3. What do I believe about my body right now, and do I expect this diet to change that?

Your body is good! It’s beautiful, wonderful, and complex.  It is good to care for what God has created – that’s called stewardship.  But it is harmful to tell ourselves lies that we must conform to a body image or standard in order to ‘be good.’  Your health and weight are not moral issues.

You don’t have to follow an eating pattern for two weeks in a row to ‘be good.’  You aren’t ‘bad’ when you eat dessert when you are not hungry. That is shame talk. Shame says I am not good enough as I am right now and I have to make myself into a better version to be loved, accepted and valued.  That’s not truth.

Truth says you are amazing (Psalm 139:14)!  Truth says you can do nothing to earn love- you don’t need to. Knowing your position as Beloved allows you to accept the fullness of love and then give it in return.  

We are commanded to love God and love our neighbor as we love ourself (Mark 12:29-31). It begins with a love relationship with our Creator. Then, this very scripture reminds us that we can only love people really well when we love ourselves – all of us – body, soul, and spirit.  

It is good to pursue wellness through whole food meals, movement, and healthy food behaviors.  We should consider the consequences of poor lifestyle choices. It is good to cook with our kids and model smart food choices.  But, regardless of whether you do any of this or not, you are valuable.

4. Are diets ever good or beneficial for me?  

In my experience, many individuals don’t know what it looks like to set up boundaries with food.  When I establish a play area boundary for my children to keep them out of the road, it’s not to punish or deprive.  It is so that they can enjoy life and thrive.   

The focus of setting some personal boundaries or guidelines with food isn’t about demonizing certain foods. Instead, personal boundaries help identify how we want to engage with food and behaviors we know will be life-giving in the long run.  The purpose is not to shame or punish our body into submission. That isn’t the heart of God for His children.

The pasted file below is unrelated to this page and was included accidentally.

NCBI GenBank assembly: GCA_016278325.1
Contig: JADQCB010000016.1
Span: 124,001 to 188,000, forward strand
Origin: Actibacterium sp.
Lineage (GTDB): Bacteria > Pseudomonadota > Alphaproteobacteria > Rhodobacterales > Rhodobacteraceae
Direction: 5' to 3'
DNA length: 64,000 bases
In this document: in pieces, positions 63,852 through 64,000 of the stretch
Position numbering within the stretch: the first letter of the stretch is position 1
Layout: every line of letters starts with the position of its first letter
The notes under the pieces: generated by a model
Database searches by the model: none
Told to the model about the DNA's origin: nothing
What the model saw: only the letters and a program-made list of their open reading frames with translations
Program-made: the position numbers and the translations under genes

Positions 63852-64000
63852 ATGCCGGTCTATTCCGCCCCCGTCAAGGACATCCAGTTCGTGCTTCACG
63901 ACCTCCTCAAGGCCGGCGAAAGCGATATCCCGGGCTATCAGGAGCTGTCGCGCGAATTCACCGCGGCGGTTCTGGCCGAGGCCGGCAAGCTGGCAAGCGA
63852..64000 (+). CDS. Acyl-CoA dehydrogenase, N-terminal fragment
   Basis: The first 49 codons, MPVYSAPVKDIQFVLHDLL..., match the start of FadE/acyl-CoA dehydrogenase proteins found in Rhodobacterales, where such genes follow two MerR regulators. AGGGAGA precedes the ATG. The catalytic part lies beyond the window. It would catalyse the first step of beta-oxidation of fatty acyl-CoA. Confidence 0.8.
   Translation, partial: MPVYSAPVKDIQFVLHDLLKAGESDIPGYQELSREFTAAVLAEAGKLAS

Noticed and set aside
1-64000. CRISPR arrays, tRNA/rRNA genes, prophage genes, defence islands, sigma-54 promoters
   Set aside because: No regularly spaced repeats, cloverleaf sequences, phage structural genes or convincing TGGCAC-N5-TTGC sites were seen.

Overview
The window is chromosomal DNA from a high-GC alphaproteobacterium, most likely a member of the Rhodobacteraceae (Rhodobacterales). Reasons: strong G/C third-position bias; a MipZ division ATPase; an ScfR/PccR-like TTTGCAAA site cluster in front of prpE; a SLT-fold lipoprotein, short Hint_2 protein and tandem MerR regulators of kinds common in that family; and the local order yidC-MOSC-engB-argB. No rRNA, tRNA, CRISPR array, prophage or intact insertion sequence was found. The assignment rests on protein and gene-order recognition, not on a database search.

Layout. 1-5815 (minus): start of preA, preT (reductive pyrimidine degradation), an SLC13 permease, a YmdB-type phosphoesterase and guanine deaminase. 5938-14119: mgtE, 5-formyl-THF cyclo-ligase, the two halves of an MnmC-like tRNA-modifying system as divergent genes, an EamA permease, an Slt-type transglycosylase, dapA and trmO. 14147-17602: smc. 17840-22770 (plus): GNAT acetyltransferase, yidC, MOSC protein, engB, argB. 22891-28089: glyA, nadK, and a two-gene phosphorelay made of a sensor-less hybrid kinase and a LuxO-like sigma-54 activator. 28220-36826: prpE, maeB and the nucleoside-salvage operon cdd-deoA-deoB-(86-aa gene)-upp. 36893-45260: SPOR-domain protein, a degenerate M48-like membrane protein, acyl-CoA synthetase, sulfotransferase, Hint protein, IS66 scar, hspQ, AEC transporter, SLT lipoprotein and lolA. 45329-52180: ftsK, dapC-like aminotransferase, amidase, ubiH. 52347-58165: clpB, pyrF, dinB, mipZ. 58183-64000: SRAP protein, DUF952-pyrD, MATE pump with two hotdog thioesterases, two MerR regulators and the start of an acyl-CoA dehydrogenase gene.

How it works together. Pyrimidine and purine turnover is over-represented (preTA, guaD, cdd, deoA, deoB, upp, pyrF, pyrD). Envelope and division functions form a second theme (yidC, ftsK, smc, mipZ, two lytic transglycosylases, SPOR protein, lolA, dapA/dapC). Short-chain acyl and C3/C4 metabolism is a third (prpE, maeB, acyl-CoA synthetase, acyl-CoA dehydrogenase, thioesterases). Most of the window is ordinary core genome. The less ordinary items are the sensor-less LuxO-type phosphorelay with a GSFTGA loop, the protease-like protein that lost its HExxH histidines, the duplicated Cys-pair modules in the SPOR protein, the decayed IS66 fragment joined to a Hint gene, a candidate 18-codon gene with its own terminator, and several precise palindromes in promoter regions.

Food combining, keto, vegan, … Are you feeling lost in the rules, deprived by the restrictions, and confused by the research? Your Heavenly Father most wants to see you walking in the freedom He has given you.  

Whatever form of eating plan you choose, it should feel right for your body.  Some people aren’t entirely sure what this is and that is okay. Most of us are still learning what this looks like!  It’s the perfect time to ask more questions and listen to your body. Reach out to a Registered Dietitian or a trusted healthcare practitioner. They might be exactly what you need to create a realistic eating and healthy living plan in line with your values, lifestyle, and health goals.

So, What’s the Play Call?

It’s not about arriving. It’s about becoming. Decide to walk through the process and ask God to refine you, speak truth into dark places, and renew your relationship with food. 

Let’s not pretend – discipline and commitment are necessary to move towards any goal in life, including health and wellness. But I guarantee if you are looking for solutions to improve your weight, health, and energy, diets will leave you feeling half-empty – and they work for less than 10% of individuals anyway.

Do not conform to the pattern of this world, but be transformed by the renewing of your mind. Then you will be able to test and approve what God’s will is—his good, pleasing and perfect will.” Romans 12:2 (NIV)


Jennifer Hunt, RDN, LD
Jennifer Hunt, RDN, LD is a nutrition communications dietitian whose joy and passion is to empower women to live healthy, balanced lives that are fulfilling and free of guilt and shame. She loves sharing real-life strategies to choosing nourishing foods, fitting in fitness and looking beyond the mirror. Jennifer enjoys encouraging women on her blog, Healthy Inspiration, taking walks with her daughter, cooking with her husband and trying out different kinds of physical activity.